John Whiting described the capture of locusts in “Jerusalem’s Locust Plague,” published in National Geographic in 1915:
“The fighters now made two long lines, one on each side of the trap. To noise and racket the locusts seemed only to turn a deaf ear; but a large flag—the darker the better—with which to cast a deep shadow upon the ground, proved to be the most formidable tool one could employ to make them move in the desired direction; in fact, countless numbers could thus be guided and held in check if one but anticipated the general direction they wished to go.”
“In their path was sunk a bottomless box, the inside lined with shining tin, up which the locusts could not crawl, while on each side a wing was provided, similarly prepared with a smooth metal face, with the object of directing them into the box.”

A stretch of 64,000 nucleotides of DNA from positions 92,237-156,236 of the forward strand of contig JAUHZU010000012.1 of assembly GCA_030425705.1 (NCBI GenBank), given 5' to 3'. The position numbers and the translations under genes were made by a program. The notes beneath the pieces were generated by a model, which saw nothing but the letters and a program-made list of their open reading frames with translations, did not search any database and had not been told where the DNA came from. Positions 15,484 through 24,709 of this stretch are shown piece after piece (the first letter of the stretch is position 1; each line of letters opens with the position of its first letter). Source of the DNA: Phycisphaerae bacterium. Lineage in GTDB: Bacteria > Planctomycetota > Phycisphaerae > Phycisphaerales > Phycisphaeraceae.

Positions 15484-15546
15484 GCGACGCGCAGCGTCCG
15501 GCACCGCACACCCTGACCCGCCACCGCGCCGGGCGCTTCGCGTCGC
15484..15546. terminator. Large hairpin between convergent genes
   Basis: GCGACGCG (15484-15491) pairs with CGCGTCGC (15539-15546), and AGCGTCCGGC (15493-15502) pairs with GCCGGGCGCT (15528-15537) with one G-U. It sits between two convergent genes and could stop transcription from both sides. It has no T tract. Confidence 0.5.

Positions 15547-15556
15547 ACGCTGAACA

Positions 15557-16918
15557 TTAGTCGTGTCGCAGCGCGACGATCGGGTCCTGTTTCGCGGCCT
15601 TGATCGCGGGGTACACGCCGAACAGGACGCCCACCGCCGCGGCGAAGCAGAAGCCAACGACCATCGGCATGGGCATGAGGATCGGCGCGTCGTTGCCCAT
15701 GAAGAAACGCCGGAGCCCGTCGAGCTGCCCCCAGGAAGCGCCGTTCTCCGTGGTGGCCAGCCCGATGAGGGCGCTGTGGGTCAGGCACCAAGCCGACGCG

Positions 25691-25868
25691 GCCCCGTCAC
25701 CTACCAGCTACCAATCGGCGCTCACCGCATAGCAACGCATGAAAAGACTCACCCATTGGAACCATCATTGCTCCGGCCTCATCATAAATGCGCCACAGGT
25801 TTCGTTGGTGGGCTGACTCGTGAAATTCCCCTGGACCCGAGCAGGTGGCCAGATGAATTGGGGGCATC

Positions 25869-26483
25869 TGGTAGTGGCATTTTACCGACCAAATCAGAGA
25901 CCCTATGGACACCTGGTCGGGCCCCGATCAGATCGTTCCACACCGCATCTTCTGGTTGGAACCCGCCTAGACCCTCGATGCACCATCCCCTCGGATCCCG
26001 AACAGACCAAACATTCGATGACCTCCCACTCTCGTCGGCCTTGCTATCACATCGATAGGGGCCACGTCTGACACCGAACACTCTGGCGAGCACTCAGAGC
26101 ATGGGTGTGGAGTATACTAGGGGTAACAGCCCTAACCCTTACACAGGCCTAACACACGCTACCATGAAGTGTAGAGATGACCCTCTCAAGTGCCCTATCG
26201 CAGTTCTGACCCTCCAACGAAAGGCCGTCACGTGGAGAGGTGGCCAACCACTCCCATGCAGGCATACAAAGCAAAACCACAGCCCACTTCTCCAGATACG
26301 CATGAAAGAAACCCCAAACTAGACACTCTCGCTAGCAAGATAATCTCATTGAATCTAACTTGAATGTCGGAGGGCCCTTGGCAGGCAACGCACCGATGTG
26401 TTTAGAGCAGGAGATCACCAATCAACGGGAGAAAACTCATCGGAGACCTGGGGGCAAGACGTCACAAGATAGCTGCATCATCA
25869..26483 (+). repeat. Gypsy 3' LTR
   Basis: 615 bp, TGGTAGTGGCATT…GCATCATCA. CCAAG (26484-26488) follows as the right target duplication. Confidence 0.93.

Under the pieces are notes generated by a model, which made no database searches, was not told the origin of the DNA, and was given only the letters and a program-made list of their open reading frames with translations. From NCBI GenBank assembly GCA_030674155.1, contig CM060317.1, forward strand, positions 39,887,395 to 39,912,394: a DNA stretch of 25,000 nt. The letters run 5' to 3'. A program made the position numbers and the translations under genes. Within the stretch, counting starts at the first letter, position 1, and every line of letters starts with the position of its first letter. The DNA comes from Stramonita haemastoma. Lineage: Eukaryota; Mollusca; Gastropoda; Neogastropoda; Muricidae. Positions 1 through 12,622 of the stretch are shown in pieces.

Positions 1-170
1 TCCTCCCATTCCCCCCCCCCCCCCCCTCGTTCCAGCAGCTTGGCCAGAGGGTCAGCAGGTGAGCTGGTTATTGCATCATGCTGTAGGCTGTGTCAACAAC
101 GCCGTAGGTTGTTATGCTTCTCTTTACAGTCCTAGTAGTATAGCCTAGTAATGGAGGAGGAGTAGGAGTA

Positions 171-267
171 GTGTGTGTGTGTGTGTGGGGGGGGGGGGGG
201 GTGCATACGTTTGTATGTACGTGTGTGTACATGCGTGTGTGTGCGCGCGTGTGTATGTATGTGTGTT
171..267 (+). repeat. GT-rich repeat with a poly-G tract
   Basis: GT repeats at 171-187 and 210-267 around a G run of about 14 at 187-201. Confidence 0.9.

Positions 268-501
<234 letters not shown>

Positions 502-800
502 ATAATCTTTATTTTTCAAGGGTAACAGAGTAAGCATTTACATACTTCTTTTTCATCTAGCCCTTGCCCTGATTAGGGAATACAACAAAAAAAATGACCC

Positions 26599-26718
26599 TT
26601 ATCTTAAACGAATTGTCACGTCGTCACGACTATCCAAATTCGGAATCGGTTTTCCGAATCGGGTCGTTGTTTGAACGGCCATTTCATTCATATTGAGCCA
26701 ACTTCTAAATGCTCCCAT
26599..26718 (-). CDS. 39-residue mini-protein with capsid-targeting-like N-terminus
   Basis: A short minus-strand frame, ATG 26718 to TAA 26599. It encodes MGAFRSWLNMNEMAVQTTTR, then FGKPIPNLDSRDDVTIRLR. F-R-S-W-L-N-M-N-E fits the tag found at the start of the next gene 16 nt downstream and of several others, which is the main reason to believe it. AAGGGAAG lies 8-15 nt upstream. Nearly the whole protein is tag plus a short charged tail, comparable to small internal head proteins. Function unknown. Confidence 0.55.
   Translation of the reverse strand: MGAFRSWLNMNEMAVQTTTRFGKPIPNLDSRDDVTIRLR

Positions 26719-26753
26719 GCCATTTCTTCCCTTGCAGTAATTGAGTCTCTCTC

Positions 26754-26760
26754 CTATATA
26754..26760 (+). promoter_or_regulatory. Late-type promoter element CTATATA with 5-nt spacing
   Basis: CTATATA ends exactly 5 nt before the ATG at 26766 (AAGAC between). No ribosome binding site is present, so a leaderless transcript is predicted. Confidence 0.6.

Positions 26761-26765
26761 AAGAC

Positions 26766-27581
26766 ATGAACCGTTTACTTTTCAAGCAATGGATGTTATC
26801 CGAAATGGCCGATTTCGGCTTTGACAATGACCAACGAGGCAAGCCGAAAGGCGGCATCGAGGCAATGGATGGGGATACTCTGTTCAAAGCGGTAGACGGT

“Once, however, they made in the right direction, they jumped, hundreds at a time, into this death trap. . . . Thus in about an hour’s time four large sacks full were caught and destroyed each containing no less than 100,000 of these insects” (535-36).
“Whenever touched, or especially when finding themselves caught within one’s clothes, they exuded from their mouth a dark fluid, an irritant to the skin and soiling the garments in a most disgusting manner. Imagine the feeling (we speak from experience) with a dozen or two such creatures over an inch long, with sawlike legs and rough bodies, making a race-course of your back!” (533).
The photos and quotations are taken from an extraordinary collection of 80 photographs of locust plagues that occurred in Palestine in the early 1900s, now published on the Traditional Life and Customs volume of The American Colony and Eric Matson Collection (Library of Congress, LC-matpc-01912 and LC-matpc-02938).